It’s true: “Avengers: Age of Ultron” isn’t quite as fresh, funny, and delightful as the first one. It misses the appeal of seeing all these superheroes fighting together for the first time. Ultron, while a competent baddie, isn’t quite as charming a villain as Loki. After two features that at least partly broke with the regular superhero movie formula (“Captain America: The Winter Soldier” and “Guardians of the Galaxy”), this again is far more familiar – and ordinary – territory. And the nth destruction of a city during the showdown does start to feel a little old. However, all of that doesn’t change the fact that it’s still highly entertaining.
If there’s one more problem that I haven’t discussed above, it’s that the first action sequence is also by far the best one. Everything that comes afterwards may have higher stakes and more destruction and spectacle, but there’s an energy, a self-assuredness and a playfulness to the first action scene that really made it stand out, and that unfortunately the movie in my opinion never quite reached again. It was very thrilling and exciting, and also extremely well shot, with many seemingly single-take shots like the one during the fight against the alien army in the first “Avengers”-movie, where the camera went from one Avenger to another. The later action scenes are nice, too, and what Joss Whedon does really well is including these short moments – be it a gag or a short character scene – that really stand out and that break down the massive action scenes into smaller parts that are more easily digestible. And those small moments really work well. It doesn’t completely prevent the bigger, later action scenes to feel a little bit like a jumbled mess, though. Thus, the more stripped down first action scene was by far my favorite of the movie. Other than that, it was mostly the more quiet, personal moments that worked really well for me. I especially liked the revelation of Hawkeye’s secret life, as well as the scenes between Romanoff and Banner/the Hulk. The interactions between the Avengers were great, too. It’s obvious that they grew into a real team by now, and it shows especially during the party scene at the beginning.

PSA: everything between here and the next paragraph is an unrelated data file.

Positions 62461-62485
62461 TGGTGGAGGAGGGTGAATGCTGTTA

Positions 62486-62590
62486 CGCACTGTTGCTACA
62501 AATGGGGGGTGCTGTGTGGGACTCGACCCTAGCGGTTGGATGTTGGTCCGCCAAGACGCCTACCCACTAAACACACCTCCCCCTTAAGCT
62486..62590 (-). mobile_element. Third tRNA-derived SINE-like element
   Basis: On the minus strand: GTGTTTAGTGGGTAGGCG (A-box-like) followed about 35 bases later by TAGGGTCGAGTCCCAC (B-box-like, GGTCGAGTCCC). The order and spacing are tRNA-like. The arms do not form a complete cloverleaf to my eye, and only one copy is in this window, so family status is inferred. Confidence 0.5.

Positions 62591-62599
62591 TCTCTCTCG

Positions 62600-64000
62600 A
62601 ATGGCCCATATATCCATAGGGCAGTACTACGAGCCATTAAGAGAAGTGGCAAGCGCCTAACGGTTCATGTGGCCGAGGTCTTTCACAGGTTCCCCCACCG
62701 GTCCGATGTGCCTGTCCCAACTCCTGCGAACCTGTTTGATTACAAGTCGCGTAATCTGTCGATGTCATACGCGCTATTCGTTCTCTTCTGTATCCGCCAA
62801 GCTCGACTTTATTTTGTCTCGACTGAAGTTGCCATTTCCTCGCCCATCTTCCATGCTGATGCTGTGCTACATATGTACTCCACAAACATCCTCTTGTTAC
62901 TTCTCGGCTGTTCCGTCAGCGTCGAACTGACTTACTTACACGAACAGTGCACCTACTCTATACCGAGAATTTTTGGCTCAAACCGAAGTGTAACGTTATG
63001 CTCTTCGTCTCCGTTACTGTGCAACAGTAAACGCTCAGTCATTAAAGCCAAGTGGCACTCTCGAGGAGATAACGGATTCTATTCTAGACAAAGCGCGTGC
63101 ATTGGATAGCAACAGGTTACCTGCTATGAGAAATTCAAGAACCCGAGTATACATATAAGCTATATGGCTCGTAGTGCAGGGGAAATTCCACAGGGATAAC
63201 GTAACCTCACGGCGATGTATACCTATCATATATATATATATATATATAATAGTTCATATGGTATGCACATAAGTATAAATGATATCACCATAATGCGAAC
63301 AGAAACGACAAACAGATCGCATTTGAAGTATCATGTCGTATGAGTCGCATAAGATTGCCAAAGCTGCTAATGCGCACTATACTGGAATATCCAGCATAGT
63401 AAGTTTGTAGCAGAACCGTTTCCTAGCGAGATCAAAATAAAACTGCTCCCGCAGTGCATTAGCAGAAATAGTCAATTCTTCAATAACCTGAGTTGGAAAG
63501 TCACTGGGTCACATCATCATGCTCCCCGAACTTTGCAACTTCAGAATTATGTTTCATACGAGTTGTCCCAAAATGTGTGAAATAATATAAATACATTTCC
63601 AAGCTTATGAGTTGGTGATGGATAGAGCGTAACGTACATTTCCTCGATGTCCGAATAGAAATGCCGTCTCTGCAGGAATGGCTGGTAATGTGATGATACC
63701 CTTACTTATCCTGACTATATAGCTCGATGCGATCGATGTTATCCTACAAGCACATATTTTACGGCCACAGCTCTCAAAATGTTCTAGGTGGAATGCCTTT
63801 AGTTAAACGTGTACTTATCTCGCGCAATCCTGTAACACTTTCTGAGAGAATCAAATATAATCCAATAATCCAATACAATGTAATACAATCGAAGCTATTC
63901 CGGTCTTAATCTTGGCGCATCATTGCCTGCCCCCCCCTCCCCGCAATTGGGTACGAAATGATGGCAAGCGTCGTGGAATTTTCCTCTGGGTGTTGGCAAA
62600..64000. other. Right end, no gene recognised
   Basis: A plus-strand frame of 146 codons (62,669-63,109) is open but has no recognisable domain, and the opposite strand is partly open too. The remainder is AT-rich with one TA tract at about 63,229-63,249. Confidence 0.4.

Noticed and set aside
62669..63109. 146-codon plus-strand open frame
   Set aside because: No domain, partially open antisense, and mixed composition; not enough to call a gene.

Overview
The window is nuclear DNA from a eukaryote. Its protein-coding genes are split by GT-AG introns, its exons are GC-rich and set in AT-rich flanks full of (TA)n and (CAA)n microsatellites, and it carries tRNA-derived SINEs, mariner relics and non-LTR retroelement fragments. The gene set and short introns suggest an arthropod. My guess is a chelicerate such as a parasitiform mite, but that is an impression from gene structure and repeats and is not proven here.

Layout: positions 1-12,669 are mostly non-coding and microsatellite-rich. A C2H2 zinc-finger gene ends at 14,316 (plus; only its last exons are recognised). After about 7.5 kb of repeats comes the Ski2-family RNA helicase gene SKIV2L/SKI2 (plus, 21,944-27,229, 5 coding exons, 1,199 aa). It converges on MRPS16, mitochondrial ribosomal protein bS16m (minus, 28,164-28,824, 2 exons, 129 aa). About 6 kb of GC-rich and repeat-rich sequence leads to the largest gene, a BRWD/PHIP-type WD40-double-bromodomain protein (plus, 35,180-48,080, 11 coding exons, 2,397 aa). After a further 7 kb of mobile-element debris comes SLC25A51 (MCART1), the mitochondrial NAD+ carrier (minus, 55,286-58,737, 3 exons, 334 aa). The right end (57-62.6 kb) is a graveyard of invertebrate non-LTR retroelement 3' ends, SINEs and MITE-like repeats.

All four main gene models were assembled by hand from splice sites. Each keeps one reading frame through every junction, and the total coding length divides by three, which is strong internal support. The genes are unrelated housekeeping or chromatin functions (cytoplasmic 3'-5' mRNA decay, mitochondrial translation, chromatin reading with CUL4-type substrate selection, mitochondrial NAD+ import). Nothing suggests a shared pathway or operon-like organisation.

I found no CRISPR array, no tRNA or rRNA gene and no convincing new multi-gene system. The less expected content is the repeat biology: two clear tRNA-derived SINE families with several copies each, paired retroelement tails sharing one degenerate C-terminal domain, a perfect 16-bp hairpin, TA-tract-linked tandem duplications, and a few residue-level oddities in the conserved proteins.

I also like that this time, the threat doesn’t come from outside, but is actually self-made, if you will. Tony Stark still hasn’t quite overcome the events of the first movie, and when Scarlet Witch catches him, she further enhances his fears. And ultimately, it’s exactly this fear that causes everything that happens afterwards. I also loved the humor that was present throughout the film. I’m pretty sure that the further Avengers-adventures are in good hands with the Russo brothers, but I’m not so sure if we’ll get quite the same – and as much – humor from them, which is something that elevated the predecessor, and is also present again here. I’m not necessarily what you’d call a Whedonite, but I love the quirkiness that he brings into the mix, and “Age of Ultron” definitely benefits from that. As you’d expect from such a movie, the special effects are flawless. Brian Tyler and Danny Elfman also did a good job scoring the movie. I was especially glad to hear that (contrary to Hans Zimmers work for “The Amazing Spider-Man 2”) they used Alan Silvestri’s Avengers-theme again – even through there would still be a little room for improvement when it comes to the individual themes. I also liked the new characters. Ultron might be no Loki, but his biting sense of humor at least partly makes up for that. The twins are a great addition to the Marvel Universe; I especially loved Scarlet Witch, her powers, and how they were shown in the movie. And I loved that even at the end, you didn’t really quite know what to make of the Vision. Finally, there were a couple of touching scenes in between all the spectacle that really hit home with me. Overall, “Avengers: Age of Ultron” is a fun, nice superhero movie that might not quite reach the same heights as its predecessor, but that’s nevertheless a really good, entertaining film in its own right.